2007-06-26, 03:55
i will post some pics when it comes in. My tooless assembly is not very exciting. Just replacing sheet metal screws with stainless thumb screws.
DJ at ti-goat suggested that he could weld me up sheet metal screws with tabs on them like wing nuts so that I wouldnt need the little screw driver.

I don't which way it will end up going. I will either have wing-style sheet metal screws, or these: http://www.smallparts.com/products/descriptions/tsx.cfm

Either way, it will be cool not to have to rely on a tiny screwdriver to assemble the stove.

I was thinking about the folding legs option, but my end goal is as low a weight as possible.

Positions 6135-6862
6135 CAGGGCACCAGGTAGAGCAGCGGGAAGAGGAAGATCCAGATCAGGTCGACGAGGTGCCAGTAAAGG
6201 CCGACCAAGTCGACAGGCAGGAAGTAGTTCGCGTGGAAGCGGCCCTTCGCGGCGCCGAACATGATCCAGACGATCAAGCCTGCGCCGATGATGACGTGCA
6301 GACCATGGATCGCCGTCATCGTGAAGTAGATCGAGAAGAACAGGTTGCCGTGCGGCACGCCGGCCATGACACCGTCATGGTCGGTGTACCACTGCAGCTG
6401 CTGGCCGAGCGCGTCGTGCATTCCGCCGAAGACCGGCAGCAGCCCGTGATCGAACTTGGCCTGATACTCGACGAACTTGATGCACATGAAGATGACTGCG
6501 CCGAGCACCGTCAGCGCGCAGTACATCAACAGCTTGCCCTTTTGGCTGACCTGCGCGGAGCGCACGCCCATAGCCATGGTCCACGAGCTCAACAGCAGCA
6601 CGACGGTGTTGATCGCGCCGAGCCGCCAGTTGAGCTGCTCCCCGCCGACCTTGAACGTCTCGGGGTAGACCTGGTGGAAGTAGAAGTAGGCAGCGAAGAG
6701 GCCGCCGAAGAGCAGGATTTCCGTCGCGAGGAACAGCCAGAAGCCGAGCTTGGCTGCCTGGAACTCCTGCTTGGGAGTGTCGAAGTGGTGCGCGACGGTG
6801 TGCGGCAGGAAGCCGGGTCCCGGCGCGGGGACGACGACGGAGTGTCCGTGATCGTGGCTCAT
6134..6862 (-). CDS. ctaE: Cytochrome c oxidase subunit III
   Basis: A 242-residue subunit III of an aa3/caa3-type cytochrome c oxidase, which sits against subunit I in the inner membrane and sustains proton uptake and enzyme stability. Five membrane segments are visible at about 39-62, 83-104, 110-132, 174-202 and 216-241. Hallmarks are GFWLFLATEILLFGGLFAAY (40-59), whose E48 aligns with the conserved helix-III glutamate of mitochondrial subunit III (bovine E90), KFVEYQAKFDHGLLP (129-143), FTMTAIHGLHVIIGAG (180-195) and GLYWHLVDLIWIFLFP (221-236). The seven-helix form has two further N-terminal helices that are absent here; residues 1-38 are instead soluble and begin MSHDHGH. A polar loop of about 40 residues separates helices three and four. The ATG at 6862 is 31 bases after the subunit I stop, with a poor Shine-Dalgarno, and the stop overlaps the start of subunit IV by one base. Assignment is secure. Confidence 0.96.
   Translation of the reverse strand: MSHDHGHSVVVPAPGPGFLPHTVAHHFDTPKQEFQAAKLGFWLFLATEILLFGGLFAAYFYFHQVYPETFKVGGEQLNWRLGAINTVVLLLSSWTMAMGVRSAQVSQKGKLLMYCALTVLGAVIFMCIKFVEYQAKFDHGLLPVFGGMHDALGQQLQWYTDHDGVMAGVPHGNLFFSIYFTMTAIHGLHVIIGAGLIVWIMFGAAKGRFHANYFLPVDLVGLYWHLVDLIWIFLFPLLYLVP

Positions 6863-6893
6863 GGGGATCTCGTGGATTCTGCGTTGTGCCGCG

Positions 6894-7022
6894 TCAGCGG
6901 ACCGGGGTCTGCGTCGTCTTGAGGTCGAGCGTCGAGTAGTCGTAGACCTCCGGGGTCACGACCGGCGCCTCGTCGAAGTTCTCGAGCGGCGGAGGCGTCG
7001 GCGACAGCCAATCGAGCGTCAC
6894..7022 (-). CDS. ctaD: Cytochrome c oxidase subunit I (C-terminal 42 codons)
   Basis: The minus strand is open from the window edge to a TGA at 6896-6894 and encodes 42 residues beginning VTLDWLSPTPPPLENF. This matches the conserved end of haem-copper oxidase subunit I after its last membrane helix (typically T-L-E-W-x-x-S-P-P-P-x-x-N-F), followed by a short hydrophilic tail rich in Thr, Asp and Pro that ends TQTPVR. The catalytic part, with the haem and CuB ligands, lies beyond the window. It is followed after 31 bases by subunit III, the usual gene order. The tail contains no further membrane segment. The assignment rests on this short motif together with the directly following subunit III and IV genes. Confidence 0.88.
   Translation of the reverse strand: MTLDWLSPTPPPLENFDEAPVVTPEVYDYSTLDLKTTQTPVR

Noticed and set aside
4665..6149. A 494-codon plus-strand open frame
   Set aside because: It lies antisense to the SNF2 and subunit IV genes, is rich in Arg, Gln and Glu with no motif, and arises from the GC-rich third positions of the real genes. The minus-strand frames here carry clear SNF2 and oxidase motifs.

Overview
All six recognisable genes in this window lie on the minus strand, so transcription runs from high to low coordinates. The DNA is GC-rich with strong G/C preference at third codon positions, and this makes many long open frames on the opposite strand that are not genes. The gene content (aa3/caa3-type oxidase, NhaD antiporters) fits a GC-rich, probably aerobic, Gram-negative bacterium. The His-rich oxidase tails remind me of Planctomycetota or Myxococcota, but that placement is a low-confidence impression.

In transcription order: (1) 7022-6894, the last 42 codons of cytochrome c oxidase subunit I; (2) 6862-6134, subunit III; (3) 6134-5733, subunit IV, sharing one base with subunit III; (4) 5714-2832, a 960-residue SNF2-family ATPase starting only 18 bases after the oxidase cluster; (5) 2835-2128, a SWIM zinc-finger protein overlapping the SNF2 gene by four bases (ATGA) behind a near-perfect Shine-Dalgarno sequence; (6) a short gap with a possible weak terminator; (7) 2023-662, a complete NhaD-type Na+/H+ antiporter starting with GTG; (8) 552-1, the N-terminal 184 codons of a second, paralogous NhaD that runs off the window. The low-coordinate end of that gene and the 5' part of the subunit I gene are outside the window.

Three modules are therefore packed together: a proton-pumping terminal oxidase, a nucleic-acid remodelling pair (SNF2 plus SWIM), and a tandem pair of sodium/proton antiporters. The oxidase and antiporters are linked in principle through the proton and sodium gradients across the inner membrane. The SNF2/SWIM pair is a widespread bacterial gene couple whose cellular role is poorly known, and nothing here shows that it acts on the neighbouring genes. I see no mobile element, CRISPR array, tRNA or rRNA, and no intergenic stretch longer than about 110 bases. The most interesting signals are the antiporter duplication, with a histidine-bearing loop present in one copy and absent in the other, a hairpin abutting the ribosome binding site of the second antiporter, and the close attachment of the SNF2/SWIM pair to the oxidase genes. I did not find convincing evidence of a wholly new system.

I think all said and done with ti-stove, ti-damper and ti-flue pipe I will be very close to the 3lb mark.
Dj says the stove with 8ft ti pipe weighs 3lbs 7 oz. But I may be trimming up to 2ft off my pipe.
I saved 11oz by going all titanium and get a thicker gauge pipe. It seemed well worth the extra 50 bucks.

I also bought 2 of their stove boots. I figure i'll use 2 of theirs for my 2 tarps I am definitely making, and if
I explore more tarp sizes I'll try a homemade one.

At any rate, not a cheap purchase: all said and done $602.50 Canadian.
+ whatever they are going to ding me at the border in tarrifs. Likely between $70.00-$85.00

*sigh* - no more toys for Turk this summer. I have to get saving for JRB's new hammock tent, which I may save one of the ti-goat stove boots for and install it in that. http://www.hammockforums.net/gallery/files/2/20070127MtRogers-17.JPG

Dear Ryan Miles,

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Woods Walker
2007-06-27, 00:33
"But I may be trimming up to 2ft off my pipe"